Chinese immigrants began to appear
in California in the 1850’s to join
the gold rush.
By 1852, there were approximately
20,000 Chinese immigrants in
By the 1960’s approximately 16,000
Chinese immigrants were working in
the California gold fields.
As mining profits decreased,
immigrants began working for the
transcontinental railroad at wages
1/3 less than white laborers.
By Japanese law in 1639, they were not permitted
to travel to other countries until 1868.
In 1869, Hawaiian planters recruited 148 Japanese
contract laborers and 100 were permitted to work in
the silk industry in California.
By 1920, as many as 389,999 Japanese, 8,000
Koreans, and 6,400 Asian Indians immigrated to
Hawaii and the United States mainland.
By 1930, 150,000 Filipinos were recruited as
laborers after the U.S. captured the Philippine
Islands in 1907.
1790: Naturalization Act: Only “free whites” eligible for naturalized citizenship
(Categorized all Asians as “Mongolian”)
1855: US Supreme Court rules Chinese are not white therefore, they are ineligible
1872: California school code provides no education for Asians
1882: Chinese Exclusion Law bans all Chinese workers from the U.S.
1885: California creates segregated schools for Chinese and Tape vs. Harvey case
provides Asian Americans access to schools
1906: San Francisco creates segregated schools for Chinese, Japanese, and
1920’s: Laws in many states denied the rights to own property to any non-citizen
and in 1924, Mississippi segregates Chinese students from white students
1941-1945 Internment of Japanese Americans in concentration camps
1943: Congress rescinds Chinese Exclusion Act and grants Chinese rights for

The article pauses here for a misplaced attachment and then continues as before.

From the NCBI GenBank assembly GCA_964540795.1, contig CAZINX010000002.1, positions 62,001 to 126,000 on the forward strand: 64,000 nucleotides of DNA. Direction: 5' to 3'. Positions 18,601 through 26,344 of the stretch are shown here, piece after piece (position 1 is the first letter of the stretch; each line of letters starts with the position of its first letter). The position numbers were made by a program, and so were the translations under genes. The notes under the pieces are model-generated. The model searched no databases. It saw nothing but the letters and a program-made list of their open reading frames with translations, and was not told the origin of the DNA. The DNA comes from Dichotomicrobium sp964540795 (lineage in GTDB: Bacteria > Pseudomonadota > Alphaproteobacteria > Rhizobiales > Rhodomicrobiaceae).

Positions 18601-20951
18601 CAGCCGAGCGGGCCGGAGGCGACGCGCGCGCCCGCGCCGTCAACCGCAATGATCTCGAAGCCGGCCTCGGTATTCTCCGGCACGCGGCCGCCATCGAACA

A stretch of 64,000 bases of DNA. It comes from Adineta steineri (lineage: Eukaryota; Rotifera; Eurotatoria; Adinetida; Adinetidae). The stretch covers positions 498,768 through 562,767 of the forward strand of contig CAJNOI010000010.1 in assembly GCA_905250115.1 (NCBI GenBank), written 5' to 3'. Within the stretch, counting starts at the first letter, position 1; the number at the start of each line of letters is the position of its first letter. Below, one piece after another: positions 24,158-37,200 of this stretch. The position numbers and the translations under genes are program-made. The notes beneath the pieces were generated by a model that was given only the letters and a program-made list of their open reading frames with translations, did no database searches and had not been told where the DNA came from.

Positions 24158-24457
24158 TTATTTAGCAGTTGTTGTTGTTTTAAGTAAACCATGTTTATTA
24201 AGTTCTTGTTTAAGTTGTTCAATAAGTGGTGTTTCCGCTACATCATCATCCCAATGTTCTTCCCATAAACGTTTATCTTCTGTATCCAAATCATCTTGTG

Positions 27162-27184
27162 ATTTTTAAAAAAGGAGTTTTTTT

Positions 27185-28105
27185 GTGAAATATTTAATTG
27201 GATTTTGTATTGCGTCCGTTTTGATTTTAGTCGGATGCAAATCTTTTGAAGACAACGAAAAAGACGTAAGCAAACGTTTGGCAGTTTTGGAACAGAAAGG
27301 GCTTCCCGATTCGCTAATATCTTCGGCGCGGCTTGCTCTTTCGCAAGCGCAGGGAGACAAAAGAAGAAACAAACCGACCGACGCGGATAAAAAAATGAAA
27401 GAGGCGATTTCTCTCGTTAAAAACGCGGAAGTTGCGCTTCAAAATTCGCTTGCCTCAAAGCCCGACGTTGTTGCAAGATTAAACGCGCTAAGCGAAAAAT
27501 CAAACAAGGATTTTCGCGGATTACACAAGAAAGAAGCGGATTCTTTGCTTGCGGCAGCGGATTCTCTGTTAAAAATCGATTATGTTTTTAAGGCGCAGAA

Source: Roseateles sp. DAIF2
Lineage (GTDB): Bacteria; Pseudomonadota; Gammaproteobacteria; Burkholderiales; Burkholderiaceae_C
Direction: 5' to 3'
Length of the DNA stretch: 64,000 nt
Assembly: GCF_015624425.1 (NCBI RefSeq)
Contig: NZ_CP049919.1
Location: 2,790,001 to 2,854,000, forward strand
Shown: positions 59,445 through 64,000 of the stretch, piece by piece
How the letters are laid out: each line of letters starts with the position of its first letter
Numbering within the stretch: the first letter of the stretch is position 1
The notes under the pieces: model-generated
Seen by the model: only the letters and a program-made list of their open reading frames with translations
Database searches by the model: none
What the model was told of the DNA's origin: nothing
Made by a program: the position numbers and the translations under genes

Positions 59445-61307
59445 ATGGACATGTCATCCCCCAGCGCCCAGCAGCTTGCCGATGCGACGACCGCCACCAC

1952 McCarran-Walter Act rescinds restrictions from the 1790 Naturalization Act
1965: Immigration Act ends discrimination against Asians
1974: Lau v. Nichols requires schools to provide help for ESL students
This stereotype was used to criticize the
African Americans and Hispanics during the
civil rights era.
However, in later years, this stereotype has
been detrimental to many Asian students
who “struggle” academically.
50% of Asians, age 25 and older, who have a bachelor's degree or
higher level of education. Asians have the highest proportion of
college graduates of any race or ethnic group in the country and
this compares with 28 percent for all Americans 25 and older.
85.1% percentage of Asians, age 25 and older, who are high school
20.7% percentage of Asians, age 25 and older, who have an
advanced degree (e.g., Master's, Ph.D., M.D. or J.D.). This
compares with 10 percent for all Americans 25 and older.
However, different Asian ethnic groups have different
educational attainment levels -- 68 percent of Asian Indians, age
25 and older, had a bachelor's degree or more education and 37
percent had a graduate or professional degree; the corresponding
numbers for Vietnamese-Americans were 24 percent and 7
80% Percentage of Asian Americans living in a household with
The U.S. Commission on Civil
Rights names the model minority
as the most destructive
stereotype for Asian Americans.
Not all Asian Americans excel
Their academic achievement can
hide psychological problems
They attain achievement through
willingness to work and not
Asian Americans sacrifice other
skills and knowledge for academic
In modern years, Asian Americans have
excelled in American society. However, it is
important as educators to realize all children
are different and learn differently.
True success comes from hard work!